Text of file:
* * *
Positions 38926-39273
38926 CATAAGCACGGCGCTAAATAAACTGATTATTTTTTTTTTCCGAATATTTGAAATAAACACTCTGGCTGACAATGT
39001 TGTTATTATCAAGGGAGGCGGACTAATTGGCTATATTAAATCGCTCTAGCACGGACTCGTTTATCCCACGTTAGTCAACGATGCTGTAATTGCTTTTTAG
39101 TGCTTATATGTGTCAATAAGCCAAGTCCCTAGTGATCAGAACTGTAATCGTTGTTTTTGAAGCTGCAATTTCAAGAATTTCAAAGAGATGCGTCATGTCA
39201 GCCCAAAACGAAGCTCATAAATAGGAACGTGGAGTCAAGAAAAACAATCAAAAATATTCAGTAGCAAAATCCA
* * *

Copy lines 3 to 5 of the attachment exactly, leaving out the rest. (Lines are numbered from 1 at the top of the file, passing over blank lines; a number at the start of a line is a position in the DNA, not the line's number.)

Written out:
39001 TGTTATTATCAAGGGAGGCGGACTAATTGGCTATATTAAATCGCTCTAGCACGGACTCGTTTATCCCACGTTAGTCAACGATGCTGTAATTGCTTTTTAG
39101 TGCTTATATGTGTCAATAAGCCAAGTCCCTAGTGATCAGAACTGTAATCGTTGTTTTTGAAGCTGCAATTTCAAGAATTTCAAAGAGATGCGTCATGTCA
39201 GCCCAAAACGAAGCTCATAAATAGGAACGTGGAGTCAAGAAAAACAATCAAAAATATTCAGTAGCAAAATCCA